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Ronnie Sookhdeo

Murder, violence and corruption

The Burnham road

(March 1981)

From Militant, No. 542, 6 March 1981, p. 10.
Transcribed by Iain Dalton.
Marked up by Einde O’Callaghan for the Encyclopaedia of Trotskyism On-Line (ETOL).

In the first of two articles, Ronnie Sookhdeo looks at developments in the Caribbean state of Guyana.

“They have lived for these many years by putting on a certain mask, by trying to fool the outside world and even some Guyanese who live right here, with the mask of democratic government, because they have a joke institution called a ‘Parliament’.”

This was the characterisation of Forbes Burnham’s regime in Guyana, a former British colony in South America, made by Doctor Walter Rodney a few months before his brutal murder.

Dr Rodney, a historian of international renown, was the leader of the newly formed radical Working Peoples Alliance (WPA).

The WPA was only formed in 1979 from an amalgam of trade union and oppositional groups but it succeeded in uniting the black and Indian masses against the dictatorial Burnham regime.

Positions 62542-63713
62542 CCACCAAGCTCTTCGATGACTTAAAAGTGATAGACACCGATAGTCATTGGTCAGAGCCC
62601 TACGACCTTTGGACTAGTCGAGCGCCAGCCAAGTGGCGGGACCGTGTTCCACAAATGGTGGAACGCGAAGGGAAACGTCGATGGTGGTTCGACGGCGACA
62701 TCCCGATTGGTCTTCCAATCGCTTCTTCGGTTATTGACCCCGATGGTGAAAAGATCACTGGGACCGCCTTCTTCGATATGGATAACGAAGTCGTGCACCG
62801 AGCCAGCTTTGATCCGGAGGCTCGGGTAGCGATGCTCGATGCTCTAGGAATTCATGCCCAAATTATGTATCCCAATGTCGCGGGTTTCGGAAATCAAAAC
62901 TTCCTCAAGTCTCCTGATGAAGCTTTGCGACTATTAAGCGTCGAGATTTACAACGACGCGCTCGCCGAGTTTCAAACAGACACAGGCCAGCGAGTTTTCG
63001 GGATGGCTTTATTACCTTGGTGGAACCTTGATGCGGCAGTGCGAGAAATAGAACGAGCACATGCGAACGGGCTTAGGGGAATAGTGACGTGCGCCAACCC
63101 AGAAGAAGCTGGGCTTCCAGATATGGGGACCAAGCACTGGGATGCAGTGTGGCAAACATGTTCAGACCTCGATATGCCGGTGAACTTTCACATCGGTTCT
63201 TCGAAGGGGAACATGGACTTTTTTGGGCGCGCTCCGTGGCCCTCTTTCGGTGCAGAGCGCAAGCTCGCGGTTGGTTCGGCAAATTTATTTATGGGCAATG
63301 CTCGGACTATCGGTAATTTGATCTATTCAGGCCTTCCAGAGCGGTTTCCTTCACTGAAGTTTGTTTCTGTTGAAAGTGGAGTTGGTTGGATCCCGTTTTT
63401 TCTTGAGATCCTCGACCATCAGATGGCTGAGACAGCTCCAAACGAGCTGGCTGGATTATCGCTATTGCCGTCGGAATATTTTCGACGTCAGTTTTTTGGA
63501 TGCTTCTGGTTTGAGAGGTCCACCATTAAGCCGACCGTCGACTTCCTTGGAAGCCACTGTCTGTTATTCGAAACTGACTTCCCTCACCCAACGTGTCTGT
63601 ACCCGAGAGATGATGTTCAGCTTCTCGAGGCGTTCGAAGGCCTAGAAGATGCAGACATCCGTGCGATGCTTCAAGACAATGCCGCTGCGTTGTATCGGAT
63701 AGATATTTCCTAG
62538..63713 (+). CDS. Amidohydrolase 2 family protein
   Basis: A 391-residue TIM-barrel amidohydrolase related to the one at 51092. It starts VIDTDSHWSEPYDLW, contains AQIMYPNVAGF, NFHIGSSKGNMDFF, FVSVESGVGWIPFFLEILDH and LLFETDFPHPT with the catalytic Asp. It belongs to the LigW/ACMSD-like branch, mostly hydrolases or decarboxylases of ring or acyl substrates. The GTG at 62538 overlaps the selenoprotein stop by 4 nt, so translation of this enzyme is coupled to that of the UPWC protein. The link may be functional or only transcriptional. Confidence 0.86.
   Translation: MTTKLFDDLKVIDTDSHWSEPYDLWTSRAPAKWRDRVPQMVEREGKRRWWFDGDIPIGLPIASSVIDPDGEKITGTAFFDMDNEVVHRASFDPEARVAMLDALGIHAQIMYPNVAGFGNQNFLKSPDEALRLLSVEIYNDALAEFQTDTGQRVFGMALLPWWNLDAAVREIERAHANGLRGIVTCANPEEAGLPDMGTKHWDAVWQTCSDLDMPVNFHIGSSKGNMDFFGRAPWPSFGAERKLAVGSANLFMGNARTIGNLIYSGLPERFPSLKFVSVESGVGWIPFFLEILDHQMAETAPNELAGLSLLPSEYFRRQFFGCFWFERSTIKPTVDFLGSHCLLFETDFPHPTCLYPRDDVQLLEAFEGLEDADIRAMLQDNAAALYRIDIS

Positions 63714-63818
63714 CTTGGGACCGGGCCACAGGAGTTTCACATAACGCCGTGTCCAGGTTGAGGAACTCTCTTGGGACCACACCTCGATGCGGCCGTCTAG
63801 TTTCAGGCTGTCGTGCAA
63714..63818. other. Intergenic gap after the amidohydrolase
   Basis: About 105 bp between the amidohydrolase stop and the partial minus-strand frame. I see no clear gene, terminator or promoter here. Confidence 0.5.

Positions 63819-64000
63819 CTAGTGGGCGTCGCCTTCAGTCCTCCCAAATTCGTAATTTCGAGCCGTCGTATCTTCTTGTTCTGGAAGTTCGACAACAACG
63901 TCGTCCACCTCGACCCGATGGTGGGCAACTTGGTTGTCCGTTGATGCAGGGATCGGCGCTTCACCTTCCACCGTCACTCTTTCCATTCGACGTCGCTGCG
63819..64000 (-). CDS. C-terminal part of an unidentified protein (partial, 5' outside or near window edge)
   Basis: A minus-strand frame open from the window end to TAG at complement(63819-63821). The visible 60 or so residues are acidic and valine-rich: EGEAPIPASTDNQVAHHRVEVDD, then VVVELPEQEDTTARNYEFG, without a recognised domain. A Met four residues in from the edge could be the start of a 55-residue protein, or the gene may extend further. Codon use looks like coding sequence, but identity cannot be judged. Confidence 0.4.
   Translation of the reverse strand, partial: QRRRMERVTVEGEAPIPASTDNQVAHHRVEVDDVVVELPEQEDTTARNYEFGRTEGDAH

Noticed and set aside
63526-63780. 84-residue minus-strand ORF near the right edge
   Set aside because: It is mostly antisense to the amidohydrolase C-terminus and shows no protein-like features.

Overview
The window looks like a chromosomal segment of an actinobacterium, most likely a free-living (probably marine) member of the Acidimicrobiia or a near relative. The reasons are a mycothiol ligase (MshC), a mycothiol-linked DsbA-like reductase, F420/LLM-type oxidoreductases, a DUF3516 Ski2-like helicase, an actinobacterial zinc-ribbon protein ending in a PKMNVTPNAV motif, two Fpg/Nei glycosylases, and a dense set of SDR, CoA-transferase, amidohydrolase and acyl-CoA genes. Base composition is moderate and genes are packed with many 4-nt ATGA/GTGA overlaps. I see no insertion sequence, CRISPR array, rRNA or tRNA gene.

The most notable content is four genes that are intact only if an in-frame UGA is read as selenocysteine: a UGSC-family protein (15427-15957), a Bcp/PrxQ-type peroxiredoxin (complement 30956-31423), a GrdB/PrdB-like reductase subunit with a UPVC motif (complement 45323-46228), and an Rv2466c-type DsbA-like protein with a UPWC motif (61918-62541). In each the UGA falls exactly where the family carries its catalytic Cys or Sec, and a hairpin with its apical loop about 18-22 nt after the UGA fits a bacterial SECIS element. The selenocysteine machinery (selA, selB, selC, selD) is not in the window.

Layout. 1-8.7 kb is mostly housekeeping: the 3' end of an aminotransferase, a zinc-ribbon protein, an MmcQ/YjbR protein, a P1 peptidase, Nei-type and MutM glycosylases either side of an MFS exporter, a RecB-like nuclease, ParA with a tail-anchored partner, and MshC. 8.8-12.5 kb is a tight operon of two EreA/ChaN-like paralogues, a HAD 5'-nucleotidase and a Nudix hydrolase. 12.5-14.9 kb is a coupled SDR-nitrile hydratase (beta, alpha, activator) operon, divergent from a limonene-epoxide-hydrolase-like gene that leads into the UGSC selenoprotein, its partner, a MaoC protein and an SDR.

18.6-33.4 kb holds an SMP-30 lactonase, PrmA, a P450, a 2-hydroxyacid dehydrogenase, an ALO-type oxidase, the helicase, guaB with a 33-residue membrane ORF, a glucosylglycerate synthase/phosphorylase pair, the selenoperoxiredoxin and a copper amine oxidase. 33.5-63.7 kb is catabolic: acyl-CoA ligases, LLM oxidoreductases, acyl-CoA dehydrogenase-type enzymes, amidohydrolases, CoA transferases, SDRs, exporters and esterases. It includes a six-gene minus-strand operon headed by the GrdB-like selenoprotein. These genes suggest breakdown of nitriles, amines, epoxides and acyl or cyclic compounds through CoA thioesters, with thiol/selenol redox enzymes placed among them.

It is the fulcrum for all opposition to the Burnham government. The existence of massive corruption, the rigging of the recent December Presidential election and intimidation of all opposition has been confirmed by the British Parliamentary Human Rights Group in a recent report published following a visit to Guyana.

The report points out that some people were declared ineligible to vote “because they were dead”! In previous elections hanged criminals, deceased citizens, children and even horses were counted as valid voters.

This has been accompanied by violence and murder on an unprecedented scale. Burnham has used crazed religious groups like the deceased Jim Jones’ ‘Peoples Temple’ and David Hill’s ‘House of Israel’ to act as strike breakers, to intimidate and to assassinate oppositional figures.

But how is it that Burnham, who declares that his regime is ‘socialist’ and that he is a ‘Marxist-Leninist’, has resorted to such methods to maintain himself in power?

He even describes his position as ‘Burnhamism-Leninism’, and advance on Marxism-Leninism.

Burnham’s People’s National Congress (PNC) was created as a direct result of the aim of imperialism to set the Indian and the black workers and peasants at each others throats as a means of maintaining its hold on Guyana.